Amplissimae Regionis Mississipi Seu Provinciae Ludovicianae A R.P. Ludovico Hennepin Francisc Miss In America Septentrionali Anno 1687…
By: Johann Baptiste Homann
Date: 1720 (circa) Nuremberg
Dimensions: 19.25 x 22.75 inches (48.9 cm x 57.8 cm)
Johann Baptiste Homann made the focal point of this important map the Course of the Mississippi River, basing much of it on the reports of Louis Hennepin, the Franciscan missionary who explored the upper Mississippi and Great Lakes regions in the late 1600s, and who returned to Europe to write of his travels.
Commonly called the ‘Buffalo Map’ for its distinctive decorative elements depicting a stylized buffalo, this hand colored work is one of the most interesting and decorative regional maps of America from this period. Homann’s map covers much of the modern day United States from Canada and the Great Lakes to the Florida Keys, plus parts of New Mexico and Mexico. According to political conventions of the time this map is segmented into various zones including New Mexico (white) along the Rio de Norte (Rio Grande), Louisiana (yellow) covering a vast area including Texas, all five of the Great Lakes and both the upper and lower Mississippi River Valleys, Florida (red) covering most of the American southeast, the English Colonies (green) along the Atlantic seaboard, and Canada (pink) stretching across the top of the map north of the Great Lakes.
Homann’s map contains a wealth of information and minute detailing. Miniature vignettes such as indigenous peoples hunting buffalo with bows and arrows in wooded areas, notes and dates of various explorers’ routes from all ages, including de Soto’s, embellish and liven the map, as do mission settlements, American Indian villages, fortifications, and portages. Known forts and Indian Kingdoms (Royaume) are everywhere depicted. Florida is shown as an archipelago inhabited by anthropophagi (cannibals). The Mississippi is oddly projected, with the Ohio and several other rivers splitting to the east, and tracking near a vignette showing Indians hunting long horned buffalo. The western rivers, including the Missouri, are equally inaccurate.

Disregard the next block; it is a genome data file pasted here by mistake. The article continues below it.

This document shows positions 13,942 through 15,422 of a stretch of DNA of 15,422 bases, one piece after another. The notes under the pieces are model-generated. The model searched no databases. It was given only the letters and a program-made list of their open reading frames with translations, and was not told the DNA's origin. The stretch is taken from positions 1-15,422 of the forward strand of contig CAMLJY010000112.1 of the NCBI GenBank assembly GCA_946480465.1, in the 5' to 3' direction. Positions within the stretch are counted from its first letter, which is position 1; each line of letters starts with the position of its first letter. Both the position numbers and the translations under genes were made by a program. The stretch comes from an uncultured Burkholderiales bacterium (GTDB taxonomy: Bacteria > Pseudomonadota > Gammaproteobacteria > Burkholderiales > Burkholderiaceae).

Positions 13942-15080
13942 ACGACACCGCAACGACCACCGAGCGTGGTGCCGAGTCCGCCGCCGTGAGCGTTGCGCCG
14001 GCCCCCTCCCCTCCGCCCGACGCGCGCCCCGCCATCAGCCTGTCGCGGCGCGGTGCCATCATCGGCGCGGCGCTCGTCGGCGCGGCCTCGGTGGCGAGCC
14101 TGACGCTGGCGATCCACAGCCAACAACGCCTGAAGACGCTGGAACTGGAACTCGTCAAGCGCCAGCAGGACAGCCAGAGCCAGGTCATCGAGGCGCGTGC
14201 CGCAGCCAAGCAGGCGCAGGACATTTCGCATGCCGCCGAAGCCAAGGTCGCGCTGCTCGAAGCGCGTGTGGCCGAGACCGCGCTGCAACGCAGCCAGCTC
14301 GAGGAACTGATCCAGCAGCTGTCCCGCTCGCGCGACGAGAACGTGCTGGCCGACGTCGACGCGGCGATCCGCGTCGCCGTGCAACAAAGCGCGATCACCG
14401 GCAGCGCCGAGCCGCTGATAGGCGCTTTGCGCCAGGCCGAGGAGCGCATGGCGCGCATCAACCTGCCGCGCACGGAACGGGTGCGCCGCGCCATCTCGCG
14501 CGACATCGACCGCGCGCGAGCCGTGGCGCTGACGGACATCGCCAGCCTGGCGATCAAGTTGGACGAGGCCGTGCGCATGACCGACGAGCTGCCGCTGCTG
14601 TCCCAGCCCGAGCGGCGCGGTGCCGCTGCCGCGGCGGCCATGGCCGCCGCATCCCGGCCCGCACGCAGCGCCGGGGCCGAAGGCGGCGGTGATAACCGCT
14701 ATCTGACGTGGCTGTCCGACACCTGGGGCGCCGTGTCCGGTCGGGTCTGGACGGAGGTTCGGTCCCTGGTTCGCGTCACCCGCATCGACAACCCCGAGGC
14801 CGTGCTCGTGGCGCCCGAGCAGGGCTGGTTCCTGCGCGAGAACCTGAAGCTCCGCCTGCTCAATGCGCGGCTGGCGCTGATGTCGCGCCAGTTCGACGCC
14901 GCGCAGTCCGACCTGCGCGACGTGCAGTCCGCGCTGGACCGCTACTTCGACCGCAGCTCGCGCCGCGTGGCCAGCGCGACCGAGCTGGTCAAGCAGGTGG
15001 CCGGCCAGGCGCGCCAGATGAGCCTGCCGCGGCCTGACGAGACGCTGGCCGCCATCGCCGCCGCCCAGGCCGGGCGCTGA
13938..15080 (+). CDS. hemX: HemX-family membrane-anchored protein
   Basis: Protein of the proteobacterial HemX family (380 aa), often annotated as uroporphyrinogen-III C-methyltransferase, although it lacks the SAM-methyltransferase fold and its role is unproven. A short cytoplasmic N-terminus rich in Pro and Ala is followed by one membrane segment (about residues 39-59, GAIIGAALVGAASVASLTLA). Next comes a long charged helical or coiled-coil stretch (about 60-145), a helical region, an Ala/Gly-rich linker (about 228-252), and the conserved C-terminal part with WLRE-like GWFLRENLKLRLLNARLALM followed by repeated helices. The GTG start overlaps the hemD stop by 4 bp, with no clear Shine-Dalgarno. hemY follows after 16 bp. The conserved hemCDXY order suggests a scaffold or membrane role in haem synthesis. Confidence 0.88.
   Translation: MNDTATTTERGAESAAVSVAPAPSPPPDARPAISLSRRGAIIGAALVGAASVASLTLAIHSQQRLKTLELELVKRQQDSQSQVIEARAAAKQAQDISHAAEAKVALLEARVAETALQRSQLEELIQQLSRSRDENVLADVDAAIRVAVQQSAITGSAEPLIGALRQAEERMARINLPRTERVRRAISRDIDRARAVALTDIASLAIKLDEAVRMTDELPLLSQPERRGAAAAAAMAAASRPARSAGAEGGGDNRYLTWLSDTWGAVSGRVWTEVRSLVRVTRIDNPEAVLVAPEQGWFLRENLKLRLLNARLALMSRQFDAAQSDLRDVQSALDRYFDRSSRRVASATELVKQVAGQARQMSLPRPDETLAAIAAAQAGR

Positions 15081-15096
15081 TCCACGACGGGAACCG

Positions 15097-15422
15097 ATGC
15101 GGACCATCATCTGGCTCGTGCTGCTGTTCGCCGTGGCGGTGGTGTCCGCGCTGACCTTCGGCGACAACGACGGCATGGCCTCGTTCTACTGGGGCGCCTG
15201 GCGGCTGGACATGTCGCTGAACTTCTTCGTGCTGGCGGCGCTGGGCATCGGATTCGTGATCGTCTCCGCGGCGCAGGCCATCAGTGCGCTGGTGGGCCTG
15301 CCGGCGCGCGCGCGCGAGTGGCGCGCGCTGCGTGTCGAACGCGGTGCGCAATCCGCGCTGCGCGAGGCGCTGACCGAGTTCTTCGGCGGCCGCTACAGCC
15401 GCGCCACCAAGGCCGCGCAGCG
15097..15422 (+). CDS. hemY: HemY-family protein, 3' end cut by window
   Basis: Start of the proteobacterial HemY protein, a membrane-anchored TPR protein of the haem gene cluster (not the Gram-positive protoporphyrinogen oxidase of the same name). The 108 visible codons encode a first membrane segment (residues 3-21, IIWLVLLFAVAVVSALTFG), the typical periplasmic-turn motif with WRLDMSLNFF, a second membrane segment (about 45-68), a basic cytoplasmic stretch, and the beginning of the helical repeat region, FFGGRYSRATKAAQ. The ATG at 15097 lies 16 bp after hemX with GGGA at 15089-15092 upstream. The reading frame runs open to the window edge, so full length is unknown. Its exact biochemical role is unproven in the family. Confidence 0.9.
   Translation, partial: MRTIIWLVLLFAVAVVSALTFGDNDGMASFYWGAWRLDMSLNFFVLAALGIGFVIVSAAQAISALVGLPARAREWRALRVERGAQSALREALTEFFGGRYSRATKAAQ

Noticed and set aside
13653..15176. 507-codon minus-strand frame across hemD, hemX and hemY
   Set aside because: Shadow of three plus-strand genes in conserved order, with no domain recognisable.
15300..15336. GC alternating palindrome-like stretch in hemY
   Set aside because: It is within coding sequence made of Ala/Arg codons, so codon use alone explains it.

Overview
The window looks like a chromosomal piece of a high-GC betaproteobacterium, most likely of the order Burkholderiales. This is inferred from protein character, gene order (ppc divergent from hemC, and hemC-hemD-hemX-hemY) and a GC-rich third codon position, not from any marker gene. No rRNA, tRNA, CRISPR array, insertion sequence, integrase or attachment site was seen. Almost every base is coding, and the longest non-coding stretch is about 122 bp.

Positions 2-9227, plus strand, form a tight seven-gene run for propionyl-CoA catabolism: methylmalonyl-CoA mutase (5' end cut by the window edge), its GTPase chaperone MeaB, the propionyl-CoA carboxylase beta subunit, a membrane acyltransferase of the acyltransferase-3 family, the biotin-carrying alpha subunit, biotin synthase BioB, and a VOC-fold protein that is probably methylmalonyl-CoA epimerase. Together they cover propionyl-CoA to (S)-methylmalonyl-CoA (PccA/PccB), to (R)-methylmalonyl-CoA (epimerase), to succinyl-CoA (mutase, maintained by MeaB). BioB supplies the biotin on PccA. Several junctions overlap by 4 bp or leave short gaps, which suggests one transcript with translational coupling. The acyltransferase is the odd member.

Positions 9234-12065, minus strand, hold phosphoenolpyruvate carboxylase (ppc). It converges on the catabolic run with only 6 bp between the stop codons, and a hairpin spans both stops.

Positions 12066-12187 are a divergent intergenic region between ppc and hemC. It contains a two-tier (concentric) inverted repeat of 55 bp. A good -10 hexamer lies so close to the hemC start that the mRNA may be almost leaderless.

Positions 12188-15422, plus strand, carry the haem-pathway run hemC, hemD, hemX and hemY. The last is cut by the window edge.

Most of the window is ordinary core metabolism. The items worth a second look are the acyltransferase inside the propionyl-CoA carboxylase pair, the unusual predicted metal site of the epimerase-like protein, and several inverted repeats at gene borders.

The title cartouche in the upper left quadrant depicts Niagara Falls, with a large number of beavers in the foreground, a French soldier, an infant being blessed by Hennepin, and some allegorical illustrations. A second cartouche in the lower right quadrant depicts American Indians and a buffalo, with a cornucopia crowning the cartouche, and a large seabird resembling a pelican embellishing its lower edge. Homann’s map enjoyed a long production run and was extremely popular throughout Europe for its decorative inclusion of the American Buffalo and Niagara Falls, objects of fascination for many Europeans of the time.
Though this map was originally issued in only one edition, it was published in Homann's Neuer Atlas, the Atlas Major, and many other composite atlases well into the late 1700s, making specific instances of the map all but impossible to date with precision, thus most examples reference the original publication date, 1687, which occurs in the title cartouche. On Hennepin’s return to Paris he began writing his first book about the expedition’s travels. Though much of what he wrote was later debunked, he did provide a wealth of information and was one of the first Europeans to bring to the attention of the world two great waterfalls, Niagara Falls, with the most voluminous flow of any in North America, and the Saint Anthony Falls in what is now Minneapolis, the only waterfall on the Mississippi River.
Condition: This map is in C condition, with some soiling and damp staining. Interestingly, a former owner of the map has made notations in German on the verso, signing it with charming flourish in 1836.
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